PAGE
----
Doorknockers on unpacking white privilege

If you aren’t reading the brilliant and insightful blog doorknockers — go catch up.  I was struck this morning by Kristia’s essay inviting a deeper understanding of  the go-to-tool-for-reflection Peggy McIntosh’s essay “Unpacking the backpack of white privilege.”  This article has been THE explanation of injustice to people with power for like 20 years.  And it doesn’t really get at the full power of language and inequality.

I’ve always felt like McIntosh points to a kind of Annunciation frame of justice.  If a person with power can announce that they know how they are privileged then they’re off the hook. Thanks to Doorknockers for some broadening of this discussion.

It should be clear by now that this is not at all intended as a bashing of Peggy McIntosh, but it is very much a critique of academics and schools that maintain at best a lightweight analysis of power. They do this primarily by letting one article by one White woman dominate conversations about privilege, as opposed to hosting a larger, deeper analysis of systems of power in our society. They do this by keeping the numbers of brown-skinned faculty and students low. They do this by rewarding brown-skinned students who agree to shut up in racist, heterosexist classes. They do this by not teaching about privilege, power, and oppression through the very writing, oratory, panel interviews, and reflection of parents and children who work minimum-wage, who are of color, who are political and religious minorities.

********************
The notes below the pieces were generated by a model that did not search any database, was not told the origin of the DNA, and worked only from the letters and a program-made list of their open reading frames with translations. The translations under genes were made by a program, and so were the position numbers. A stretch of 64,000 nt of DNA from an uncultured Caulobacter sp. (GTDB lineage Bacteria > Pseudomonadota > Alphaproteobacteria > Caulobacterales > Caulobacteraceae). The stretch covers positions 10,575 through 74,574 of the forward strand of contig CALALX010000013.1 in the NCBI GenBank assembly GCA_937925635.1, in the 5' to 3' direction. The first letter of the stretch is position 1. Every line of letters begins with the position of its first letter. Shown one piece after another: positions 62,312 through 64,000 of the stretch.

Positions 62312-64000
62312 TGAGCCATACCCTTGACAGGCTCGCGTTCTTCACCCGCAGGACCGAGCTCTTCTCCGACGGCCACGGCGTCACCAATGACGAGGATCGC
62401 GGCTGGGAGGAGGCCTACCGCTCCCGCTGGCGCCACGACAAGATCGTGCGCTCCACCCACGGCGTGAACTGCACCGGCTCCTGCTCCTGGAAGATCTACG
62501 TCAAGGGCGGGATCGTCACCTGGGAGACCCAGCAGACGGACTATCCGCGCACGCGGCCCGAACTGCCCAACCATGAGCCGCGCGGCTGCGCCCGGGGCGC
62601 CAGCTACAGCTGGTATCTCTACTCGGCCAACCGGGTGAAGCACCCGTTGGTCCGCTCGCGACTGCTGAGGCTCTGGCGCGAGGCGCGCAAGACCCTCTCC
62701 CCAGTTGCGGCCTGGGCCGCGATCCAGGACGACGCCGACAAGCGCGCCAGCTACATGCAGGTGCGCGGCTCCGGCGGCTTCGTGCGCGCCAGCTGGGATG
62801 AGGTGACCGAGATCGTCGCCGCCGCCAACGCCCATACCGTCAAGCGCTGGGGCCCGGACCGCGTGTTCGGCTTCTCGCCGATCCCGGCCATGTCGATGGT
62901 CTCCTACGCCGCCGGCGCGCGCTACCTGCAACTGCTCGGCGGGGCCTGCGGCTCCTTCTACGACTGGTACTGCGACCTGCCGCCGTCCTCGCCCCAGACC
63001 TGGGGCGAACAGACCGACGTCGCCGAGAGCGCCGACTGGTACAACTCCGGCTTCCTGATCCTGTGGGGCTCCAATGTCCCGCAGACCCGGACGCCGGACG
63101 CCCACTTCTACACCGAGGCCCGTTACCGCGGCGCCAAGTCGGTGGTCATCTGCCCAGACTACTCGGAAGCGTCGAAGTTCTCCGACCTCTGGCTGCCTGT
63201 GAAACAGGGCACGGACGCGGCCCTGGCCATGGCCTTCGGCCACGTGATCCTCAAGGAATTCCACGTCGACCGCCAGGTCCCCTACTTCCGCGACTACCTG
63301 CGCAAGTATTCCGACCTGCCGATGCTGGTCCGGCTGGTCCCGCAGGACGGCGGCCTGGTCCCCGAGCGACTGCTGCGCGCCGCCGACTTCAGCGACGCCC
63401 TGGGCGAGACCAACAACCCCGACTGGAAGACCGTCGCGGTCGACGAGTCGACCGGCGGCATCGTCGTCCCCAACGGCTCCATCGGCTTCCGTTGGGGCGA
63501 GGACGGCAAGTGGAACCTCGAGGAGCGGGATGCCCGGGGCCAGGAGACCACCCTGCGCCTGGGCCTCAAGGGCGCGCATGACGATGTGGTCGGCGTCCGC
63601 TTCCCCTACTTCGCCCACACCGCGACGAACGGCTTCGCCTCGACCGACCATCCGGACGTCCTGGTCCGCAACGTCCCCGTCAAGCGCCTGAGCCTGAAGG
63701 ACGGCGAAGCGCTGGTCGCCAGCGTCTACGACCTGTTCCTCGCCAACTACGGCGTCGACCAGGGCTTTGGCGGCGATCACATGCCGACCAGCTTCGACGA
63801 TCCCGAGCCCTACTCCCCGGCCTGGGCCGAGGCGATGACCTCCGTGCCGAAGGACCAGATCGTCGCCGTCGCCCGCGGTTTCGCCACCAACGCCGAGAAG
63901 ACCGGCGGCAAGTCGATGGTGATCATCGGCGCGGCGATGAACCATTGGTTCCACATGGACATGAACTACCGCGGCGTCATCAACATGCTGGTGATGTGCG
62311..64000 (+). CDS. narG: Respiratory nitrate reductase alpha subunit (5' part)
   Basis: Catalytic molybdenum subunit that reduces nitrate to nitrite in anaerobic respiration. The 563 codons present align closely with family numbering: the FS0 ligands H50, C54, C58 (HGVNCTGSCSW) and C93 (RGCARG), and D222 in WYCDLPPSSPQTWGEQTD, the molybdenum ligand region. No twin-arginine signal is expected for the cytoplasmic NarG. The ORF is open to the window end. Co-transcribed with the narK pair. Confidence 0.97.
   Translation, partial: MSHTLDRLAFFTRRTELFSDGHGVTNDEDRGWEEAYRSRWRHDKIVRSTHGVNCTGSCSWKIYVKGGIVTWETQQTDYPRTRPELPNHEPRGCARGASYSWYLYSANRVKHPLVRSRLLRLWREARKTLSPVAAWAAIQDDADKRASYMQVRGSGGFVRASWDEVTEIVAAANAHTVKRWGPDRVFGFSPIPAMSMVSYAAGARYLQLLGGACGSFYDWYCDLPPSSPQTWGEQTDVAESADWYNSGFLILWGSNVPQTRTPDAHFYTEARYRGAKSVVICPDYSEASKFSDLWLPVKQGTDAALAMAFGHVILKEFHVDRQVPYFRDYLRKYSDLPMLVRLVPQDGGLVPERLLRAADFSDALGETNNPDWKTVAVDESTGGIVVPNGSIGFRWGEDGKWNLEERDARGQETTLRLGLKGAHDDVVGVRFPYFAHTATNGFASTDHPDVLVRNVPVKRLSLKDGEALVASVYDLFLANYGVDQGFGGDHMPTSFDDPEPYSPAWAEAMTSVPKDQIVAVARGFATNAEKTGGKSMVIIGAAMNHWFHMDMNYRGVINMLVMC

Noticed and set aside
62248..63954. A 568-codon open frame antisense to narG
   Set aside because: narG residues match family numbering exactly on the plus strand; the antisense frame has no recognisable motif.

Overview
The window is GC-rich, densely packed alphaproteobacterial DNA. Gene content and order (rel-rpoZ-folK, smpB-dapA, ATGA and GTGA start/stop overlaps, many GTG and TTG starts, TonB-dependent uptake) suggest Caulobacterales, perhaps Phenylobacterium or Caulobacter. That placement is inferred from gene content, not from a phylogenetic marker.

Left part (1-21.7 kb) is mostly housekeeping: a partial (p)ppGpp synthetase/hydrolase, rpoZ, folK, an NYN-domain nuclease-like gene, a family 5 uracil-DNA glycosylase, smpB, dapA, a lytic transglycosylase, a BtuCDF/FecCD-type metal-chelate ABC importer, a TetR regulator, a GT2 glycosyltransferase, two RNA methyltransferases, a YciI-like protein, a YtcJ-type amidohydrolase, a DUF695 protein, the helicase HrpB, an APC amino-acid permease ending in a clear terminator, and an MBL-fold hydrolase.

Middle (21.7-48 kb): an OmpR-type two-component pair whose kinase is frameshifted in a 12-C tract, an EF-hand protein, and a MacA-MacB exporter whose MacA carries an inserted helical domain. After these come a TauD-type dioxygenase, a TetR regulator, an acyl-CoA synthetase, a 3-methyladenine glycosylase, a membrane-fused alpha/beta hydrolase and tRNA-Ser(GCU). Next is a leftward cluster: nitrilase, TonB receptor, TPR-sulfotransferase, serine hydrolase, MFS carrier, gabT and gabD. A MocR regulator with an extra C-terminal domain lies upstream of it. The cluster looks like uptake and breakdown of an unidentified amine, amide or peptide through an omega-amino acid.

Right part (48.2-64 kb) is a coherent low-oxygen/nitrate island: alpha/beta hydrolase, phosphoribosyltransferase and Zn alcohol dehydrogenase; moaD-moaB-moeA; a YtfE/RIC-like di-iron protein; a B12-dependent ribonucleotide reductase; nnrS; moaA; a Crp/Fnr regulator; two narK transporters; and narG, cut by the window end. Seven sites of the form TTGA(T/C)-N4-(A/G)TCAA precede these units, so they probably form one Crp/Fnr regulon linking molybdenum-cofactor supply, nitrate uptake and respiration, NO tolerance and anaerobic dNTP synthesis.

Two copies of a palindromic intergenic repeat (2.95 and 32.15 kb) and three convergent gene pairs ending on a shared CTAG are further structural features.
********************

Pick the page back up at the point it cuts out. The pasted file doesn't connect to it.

via Doorknockers: Unpacking the Invisible Purse: A response to years of Peggy McIntosh-based analysis.

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Filed under colonialism, communication, feminism, media, race, representation

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